If a particular war were just or unavoidable, besides not abolishing the draft, there would be very few conscientious objectors, draft dodgers or deserters. But just the opposite happened during WWII and Vietnam, the last war relying on conscription. During WWII there were roughly 21,000 deserters (one was executed) and 45,000 conscientious objectors.25 During Vietnam, there were nearly 420,000 deserters.26

Amnesty?

If a particular war were just or necessary, its warrior-in-chief would not have granted conditional or unconditional pardons or amnesty to war resistors over the years. Yet in the 20th century over 1,000 draft dodgers during WWII were pardoned by President Truman; Vietnam War draft resisters and deserters were offered clemency by President Ford; and hundreds of thousands of Vietnam War draft dodgers were given unconditional pardon by President Carter. Perhaps even warriors-in-chief can have pangs of doubt or guilt over sending young men unnecessarily to battle.27

Humanitarian?

What about military interventions for humanitarian reasons, to prevent massacres and to liberate people from ruthless despots, for example? Americans learn in their youth from school textbooks that America always has good intentions towards other nations.28  But that is sheer propaganda deliberately foisted by the power elite on the rest of us to protect their own self interests. No war can be legitimized as well-intentioned and humanitarian. To quote Einstein once again, “War cannot be humanized. War can only be abolished.”29 Finding and using a genuinely humane intervention requires creative diplomacy and a moral conscience, not military might.

Wars do not liberate civilians from oppressors. Wars kill the civilians, and tyrants in their lands often follow by ruling puppet regimes that suit the self-interests of America’s power elites. Throughout history wars on the average have killed more civilians than combat soldiers. The civilian casualty rate rose to 85% of all casualties during the Iraq War and probably is approaching 100% from drone killings wherever the drones drop bombs.30

The power elite profit more not by defeating the enemy, but by keeping the war winless and endless.

Morally Just?

I would think that only a psychopath or a diehard war rationalizer would argue that war is moral. How can any war justify such universal values as caring for others, fairness and justice gleaned from a search through time and places by a lawyer turned ethicist (an odd switch)?31

What about the lesser standard for behavior, the law that the corpocracy ignores, such as Articles 1 and 3 of the Constitution; 1st, 4th, 5th, 6th and 8th Amendments; all laws protecting human nature such as homicidal laws against murder; and international laws such as the 1928 Kellogg–Briand Peace Pact? I would think only people like the U.S. president’s legal counsel would make the legal case for war, torture, and the like.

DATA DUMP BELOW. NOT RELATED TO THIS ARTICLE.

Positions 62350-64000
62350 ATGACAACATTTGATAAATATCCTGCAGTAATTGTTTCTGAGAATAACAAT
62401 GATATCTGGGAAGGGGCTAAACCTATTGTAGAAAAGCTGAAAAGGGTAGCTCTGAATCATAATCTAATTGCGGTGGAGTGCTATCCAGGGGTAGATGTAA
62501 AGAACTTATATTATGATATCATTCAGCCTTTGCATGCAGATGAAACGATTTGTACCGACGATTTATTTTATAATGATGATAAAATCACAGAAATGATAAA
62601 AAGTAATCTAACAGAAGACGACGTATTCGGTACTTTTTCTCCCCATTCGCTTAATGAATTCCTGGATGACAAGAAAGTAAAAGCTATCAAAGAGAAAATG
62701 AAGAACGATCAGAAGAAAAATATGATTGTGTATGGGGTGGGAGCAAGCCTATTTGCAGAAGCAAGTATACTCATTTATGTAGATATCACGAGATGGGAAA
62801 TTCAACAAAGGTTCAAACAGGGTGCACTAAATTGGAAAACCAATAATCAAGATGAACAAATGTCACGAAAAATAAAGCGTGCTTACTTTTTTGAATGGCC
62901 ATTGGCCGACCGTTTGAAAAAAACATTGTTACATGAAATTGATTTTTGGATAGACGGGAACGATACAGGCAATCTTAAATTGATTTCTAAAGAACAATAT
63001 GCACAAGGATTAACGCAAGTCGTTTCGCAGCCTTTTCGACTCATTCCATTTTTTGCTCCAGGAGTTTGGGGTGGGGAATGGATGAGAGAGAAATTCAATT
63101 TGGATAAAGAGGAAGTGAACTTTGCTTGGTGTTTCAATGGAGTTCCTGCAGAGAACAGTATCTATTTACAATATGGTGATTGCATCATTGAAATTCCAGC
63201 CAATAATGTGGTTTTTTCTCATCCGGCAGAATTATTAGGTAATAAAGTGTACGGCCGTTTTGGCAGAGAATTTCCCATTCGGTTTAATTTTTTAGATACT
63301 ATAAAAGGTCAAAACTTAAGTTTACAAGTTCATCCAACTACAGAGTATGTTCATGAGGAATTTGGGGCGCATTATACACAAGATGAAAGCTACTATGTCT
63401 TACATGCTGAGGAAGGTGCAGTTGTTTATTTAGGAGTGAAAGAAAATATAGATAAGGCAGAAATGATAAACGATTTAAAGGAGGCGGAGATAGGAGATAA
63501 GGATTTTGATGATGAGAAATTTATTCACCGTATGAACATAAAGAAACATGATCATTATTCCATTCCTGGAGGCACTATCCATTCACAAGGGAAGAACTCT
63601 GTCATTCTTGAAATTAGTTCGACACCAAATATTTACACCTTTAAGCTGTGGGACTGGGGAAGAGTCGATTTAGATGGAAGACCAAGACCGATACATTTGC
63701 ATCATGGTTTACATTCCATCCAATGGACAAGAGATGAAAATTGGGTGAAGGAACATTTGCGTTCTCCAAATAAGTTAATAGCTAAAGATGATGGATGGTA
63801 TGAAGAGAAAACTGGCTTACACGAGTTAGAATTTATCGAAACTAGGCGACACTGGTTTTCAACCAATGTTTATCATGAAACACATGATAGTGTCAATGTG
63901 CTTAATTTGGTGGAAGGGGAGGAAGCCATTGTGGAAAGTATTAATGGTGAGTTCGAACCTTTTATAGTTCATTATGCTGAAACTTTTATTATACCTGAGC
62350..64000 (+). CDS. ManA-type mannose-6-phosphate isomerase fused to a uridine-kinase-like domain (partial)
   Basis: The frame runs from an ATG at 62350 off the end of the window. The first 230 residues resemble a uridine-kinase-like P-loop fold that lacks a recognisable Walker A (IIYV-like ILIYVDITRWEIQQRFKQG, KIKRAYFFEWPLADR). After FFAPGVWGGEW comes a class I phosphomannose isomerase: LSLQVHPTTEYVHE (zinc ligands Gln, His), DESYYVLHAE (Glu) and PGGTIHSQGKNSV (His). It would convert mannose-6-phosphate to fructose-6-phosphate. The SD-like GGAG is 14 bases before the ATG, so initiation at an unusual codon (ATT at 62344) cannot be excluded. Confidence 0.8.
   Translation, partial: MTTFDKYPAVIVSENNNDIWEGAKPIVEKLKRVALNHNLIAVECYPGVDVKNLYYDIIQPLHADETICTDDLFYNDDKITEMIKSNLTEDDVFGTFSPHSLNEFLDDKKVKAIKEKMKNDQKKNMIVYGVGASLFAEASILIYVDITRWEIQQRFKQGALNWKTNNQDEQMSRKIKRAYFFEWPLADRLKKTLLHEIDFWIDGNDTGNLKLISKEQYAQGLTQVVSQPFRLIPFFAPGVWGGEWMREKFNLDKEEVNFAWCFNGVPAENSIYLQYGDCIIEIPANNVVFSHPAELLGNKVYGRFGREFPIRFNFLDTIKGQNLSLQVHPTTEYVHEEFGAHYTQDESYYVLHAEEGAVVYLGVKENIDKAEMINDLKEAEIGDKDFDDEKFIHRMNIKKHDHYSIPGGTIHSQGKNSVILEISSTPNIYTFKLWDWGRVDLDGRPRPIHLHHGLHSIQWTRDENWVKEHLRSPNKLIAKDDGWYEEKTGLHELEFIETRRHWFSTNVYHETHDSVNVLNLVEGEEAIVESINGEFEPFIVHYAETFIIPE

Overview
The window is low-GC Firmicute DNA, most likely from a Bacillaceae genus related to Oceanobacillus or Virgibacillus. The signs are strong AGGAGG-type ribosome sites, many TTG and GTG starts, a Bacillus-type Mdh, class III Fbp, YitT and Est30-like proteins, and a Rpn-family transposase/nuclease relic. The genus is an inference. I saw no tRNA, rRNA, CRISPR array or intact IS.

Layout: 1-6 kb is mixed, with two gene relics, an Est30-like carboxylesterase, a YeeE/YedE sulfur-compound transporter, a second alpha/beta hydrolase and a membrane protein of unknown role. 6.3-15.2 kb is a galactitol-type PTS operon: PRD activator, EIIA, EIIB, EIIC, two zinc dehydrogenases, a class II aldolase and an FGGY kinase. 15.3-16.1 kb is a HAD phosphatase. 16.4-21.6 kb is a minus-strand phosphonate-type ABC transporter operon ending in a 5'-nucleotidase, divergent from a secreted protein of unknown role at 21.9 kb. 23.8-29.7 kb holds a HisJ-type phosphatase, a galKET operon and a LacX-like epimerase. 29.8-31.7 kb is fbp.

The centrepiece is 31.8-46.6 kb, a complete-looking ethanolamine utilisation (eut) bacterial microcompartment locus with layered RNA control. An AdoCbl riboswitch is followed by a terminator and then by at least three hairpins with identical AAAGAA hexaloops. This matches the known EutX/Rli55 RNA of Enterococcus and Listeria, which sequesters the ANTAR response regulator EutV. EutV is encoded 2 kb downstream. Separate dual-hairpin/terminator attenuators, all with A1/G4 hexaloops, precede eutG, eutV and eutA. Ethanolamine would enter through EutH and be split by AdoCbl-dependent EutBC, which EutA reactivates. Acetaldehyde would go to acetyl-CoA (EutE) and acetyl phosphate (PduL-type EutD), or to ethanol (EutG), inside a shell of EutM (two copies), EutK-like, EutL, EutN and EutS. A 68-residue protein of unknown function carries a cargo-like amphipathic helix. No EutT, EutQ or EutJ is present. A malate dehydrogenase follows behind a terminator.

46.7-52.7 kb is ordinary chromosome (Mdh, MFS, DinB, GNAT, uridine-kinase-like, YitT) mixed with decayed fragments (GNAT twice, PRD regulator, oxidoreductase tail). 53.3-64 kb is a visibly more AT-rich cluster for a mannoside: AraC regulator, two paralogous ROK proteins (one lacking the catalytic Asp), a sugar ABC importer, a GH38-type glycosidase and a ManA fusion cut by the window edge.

MAD: The Safety Valve?

The ultimate war is nuclear war. One insane rationale for stockpiling nuclear warheads and threatening to use them in escalating international conflicts is called “MAD,” or mutually assured destruction.32 Would not a sane policy require making peace treaties instead?

Born to Kill?

Ever hear of a newborn baby with a weapon clutched in its tiny hand? We must learn why to kill and how to kill other human beings. If killing were instinctive, our species would either be extinct by now or substantially depleted. Were it natural, there would be neither PTSs nor suicides.

Here is what a former Army ranger had to say about the crucial role of military training in learning to kill: “Military training is fundamentally an exercise in overcoming a fear of killing another human.”33  This enterprising ranger subsequently formed a consulting group, “Killology Research Group,” a bunch of “Warrior Science Group consultants dedicated to protecting our families and our children and to the strong defense of our country.”34  Nothing surprises me anymore.

And that is why I was not surprised to read later how the military came up with the idea to tell its soldiers the Vietnamese were sub-humans so the Vietnamese could be killed without any guilt or remorse.  Soldiers were told the Vietnamese were “gooks, slants, slopes, and anything to make the soldiers think the Vietnamese were not humans.”

Think about it. Our government takes our youth, often under-privileged and poorly educated, and turns them into killers so that politicians can stay in office and the business drivers of the corpocracy can keep on driving and thriving, not dying.

About War as an Act of Murder

Its First Implication

I have no basis for disputing Albert Einstein, one of the world’s most brilliant minds, who claimed that “war is an act of murder.” If you agree, are you prepared to accept the implication that the people who promote war, that the people who provide the means for war and that the people who authorize war are surrogate murderers? And should they not be incarcerated for the rest of their lives as international war criminals instead of being honored?

A Second Implication

Silent Americans are a dependable prop for America’s power elite. Silent Americans thus become the accomplices of America’s international war criminals. If justice were to be served, should not silent Americans share the blame?

Yet Another Implication

We are all warriors.  When America is at war, whether an official or unofficial war, it is being carried out in our name, “America,” not in the names of those members of the power elite who actually are responsible for starting and sustaining the war. America’s wars, in other words, are our wars, whether we like it or not, whether we are silent or not. When little children are bombed to smithereens by our bombs, we are the bombers. Loved ones who survive blame America.